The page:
Philip Maddocks: Conservatives are now urging Romney to run as vice president

Philip Maddocks

Just days after satisfying his base and choosing Rep. Paul Ryan of Wisconsin as his running mate, Mitt Romney is again feeling pressure from conservatives, who are now urging him to elevate Mr. Ryan to the presidential slot on the Romney-Ryan ticket.

In rallying around Mr. Ryan, a champion of cutting government spending and reining in the costs of programs like Medicare and Medicaid, conservatives are calling for Mr. Romney to step out of the number one position and leave the presidency to someone who has the skill and stomach for pushing their fiscal agenda.

A strongly worded Wall Street Journal editorial on Thursday urged Mr. Romney to switch his vice presidential pick to himself and leave the presidential work to Mr. Ryan, saying the congressman “best exemplifies the nature and stakes of this election.”

“It’s not as if Mr. Romney has never changed his mind,” the editorial noted. “And this time, the change would do him, the ticket, and the party a world of good.”

The Journal editorial follows a fresh wave of public pressure from other conservative outlets for Mr. Romney to erase doubts about his commitment to conservative causes — an issue that has dogged Mr. Romney since his days campaigning for the Senate in Massachusetts.

“The conservative base of the party is so concerned about Obama and his approach to government that they are going to vote for Romney,” said a longtime political pollster who worked for Rick Santorum during Mr. Santorum’s nominating fight with Mr. Romney. “The question is, is Mitt going to get the country into the even bigger hole we want him to get it into. He says the right things, but there is that uncertainty that wouldn’t be there with Paul at the top of the ticket.”

The Weekly Standard on Thursday urged Mr. Romney to embrace not just the conservative principles in Mr. Ryan’s budget — but to prove his commitment to those beliefs by naming Mr. Ryan as the presidential nominee. The Weekly Standard editorial said it had Mr. Romney’s best interests in mind in suggesting the ticket switch, writing that the Republican candidate will be happier fulfilling the ceremonial duties of the vice presidency and leaving the dirty work of eliminating health and workplace benefits to a President Ryan.

“Republicans will be voting for Mr. Ryan anyway, so it only makes sense to put him at the top of the ticket,” The Weekly Standard wrote. That view was echoed by Newt Gingrich, who lost a bid for the Republican nomination to Mr. Romney.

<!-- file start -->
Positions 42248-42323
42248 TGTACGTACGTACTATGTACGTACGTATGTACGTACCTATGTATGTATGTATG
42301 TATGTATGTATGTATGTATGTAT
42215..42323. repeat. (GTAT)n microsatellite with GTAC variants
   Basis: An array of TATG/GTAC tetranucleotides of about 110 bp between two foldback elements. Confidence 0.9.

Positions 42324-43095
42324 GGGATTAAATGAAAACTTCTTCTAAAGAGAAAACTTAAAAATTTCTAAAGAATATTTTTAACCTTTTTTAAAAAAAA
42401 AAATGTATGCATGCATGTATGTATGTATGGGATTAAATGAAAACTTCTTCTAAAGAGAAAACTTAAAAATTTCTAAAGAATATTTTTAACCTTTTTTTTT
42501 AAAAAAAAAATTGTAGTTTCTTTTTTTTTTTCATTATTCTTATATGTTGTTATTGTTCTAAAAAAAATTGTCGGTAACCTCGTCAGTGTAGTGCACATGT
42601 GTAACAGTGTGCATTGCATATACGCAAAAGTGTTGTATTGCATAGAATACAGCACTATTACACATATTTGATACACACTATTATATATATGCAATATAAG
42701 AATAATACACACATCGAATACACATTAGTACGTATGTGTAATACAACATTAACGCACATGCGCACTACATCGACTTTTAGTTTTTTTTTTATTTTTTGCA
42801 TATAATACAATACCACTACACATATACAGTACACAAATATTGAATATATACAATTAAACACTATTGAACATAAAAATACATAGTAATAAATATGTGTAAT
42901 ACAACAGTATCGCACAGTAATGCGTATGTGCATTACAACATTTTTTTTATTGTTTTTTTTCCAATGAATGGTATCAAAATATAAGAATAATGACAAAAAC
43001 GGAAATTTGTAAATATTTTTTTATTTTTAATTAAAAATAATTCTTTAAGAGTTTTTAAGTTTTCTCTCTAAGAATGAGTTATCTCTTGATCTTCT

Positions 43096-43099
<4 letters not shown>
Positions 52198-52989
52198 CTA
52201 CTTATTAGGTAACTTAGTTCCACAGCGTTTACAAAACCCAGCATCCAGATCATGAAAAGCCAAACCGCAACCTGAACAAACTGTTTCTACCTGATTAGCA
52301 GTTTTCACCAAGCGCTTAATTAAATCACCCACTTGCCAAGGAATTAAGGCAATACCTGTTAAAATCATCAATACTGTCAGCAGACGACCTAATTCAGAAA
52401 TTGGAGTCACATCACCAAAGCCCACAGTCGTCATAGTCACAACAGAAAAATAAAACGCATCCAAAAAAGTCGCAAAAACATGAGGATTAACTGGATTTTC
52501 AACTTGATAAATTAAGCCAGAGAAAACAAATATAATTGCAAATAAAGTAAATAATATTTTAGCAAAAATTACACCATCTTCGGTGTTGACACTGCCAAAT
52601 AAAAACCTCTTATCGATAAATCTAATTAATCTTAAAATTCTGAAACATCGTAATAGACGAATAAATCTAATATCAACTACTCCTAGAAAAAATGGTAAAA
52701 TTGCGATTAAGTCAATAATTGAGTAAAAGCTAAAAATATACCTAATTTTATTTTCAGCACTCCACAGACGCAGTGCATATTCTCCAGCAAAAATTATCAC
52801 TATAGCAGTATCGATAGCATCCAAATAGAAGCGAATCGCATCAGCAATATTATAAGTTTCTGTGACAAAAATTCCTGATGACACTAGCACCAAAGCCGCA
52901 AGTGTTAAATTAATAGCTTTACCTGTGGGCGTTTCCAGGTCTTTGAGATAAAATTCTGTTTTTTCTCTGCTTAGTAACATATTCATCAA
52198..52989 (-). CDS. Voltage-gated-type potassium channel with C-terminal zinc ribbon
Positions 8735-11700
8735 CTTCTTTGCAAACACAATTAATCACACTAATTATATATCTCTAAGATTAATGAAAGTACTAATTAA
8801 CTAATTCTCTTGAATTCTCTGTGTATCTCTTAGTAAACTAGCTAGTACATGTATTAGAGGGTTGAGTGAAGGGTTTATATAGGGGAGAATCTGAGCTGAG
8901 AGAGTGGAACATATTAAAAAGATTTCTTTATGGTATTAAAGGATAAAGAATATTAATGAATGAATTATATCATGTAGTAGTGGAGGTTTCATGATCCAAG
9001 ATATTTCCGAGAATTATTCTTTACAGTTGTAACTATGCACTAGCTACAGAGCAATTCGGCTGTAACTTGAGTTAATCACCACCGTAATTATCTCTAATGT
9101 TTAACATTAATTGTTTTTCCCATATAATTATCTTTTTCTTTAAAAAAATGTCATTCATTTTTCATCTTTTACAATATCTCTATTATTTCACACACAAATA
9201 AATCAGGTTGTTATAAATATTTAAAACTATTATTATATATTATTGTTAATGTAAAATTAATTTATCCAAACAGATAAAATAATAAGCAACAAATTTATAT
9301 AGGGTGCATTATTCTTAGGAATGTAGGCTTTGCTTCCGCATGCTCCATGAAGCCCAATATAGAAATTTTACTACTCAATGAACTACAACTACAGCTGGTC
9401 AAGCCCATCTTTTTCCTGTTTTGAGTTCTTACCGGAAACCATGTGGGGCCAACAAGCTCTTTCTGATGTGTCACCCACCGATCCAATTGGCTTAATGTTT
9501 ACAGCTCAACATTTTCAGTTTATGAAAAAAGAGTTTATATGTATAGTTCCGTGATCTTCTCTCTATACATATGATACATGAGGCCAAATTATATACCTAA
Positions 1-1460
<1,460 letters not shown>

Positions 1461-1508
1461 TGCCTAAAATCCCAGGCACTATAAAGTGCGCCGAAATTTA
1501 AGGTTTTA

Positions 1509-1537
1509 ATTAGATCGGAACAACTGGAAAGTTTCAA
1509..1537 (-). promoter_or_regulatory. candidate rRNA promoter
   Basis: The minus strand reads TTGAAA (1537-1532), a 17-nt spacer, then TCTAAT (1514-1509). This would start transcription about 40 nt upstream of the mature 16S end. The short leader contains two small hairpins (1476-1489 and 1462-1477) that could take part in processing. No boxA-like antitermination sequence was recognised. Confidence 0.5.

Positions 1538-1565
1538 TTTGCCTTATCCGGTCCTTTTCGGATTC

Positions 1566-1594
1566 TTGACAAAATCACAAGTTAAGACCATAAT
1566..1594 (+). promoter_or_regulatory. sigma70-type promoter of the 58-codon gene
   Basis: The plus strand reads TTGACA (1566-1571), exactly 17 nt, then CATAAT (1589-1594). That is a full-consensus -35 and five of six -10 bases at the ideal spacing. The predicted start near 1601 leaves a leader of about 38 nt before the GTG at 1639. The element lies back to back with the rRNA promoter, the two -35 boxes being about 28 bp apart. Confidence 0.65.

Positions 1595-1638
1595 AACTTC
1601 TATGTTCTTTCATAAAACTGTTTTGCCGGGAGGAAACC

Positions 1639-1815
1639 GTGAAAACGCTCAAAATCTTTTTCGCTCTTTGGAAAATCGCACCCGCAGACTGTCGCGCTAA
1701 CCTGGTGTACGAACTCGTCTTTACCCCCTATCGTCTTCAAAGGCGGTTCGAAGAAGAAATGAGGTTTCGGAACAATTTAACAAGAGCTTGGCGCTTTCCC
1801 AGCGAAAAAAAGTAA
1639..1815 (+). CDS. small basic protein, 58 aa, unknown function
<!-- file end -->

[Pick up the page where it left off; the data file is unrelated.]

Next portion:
“If Romney needs to defend the Paul Ryan budget, there’s no better way than to put Paul Ryan up front to defend it,” he said, adding that Mr. Ryan could — as he has done with his plan to balance the federal budget — introduce a timetable to roll out Mr. Romney’s previous tax returns over a three-decade period.

Mr. Gingrich also said that running as Mr. Ryan’s vice presidential pick could help Mr. Romney in culturally conservative parts of the industrial Midwest where residents seem perplexed about why Mr. Romney has so much difficulty explaining who he is and how he will make them and the country rich.

The not-so-subtle campaign among conservatives on Mr. Ryan’s behalf may be moot if Mr. Romney has already made up his mind about running as vice president, as some political observers believe.

But Mr. Romney’s campaign added some doubt to that notion in the last couple of days when it defended the candidate as someone who will bring badly needed leadership to the oval office In doing so, the campaign came perilously close in the minds of some conservatives to sounding like it was suggesting that Mr. Romney is actually still running for president.

But in Iowa, Mr. Romney went out of his way to talk about his experience as a second fiddle, answering obediently to whomever is in charge and saying whatever will curry favor with his political supporters at the moment.

“We’ve got to do some reforms in this campaign, maybe even giving me a lesser role, and I have some experience doing that, as you know,” he said.

Polls suggest that Mr. Romney’s transition from primary candidate to presumptive vice presidential nominee has deeply unified Republicans around his candidacy.

“Mitt doesn’t always explain himself that well,” said a spokesman for Crossroads GPS, a conservative-leaning advocacy group. “But he proved to be a good listener when he was urged to choose Ryan as a running mate. I guess we’ll all find out now just how good of a listener he is.”

Philip Maddocks writes political satire and humor for GateHouse Media and can be reached at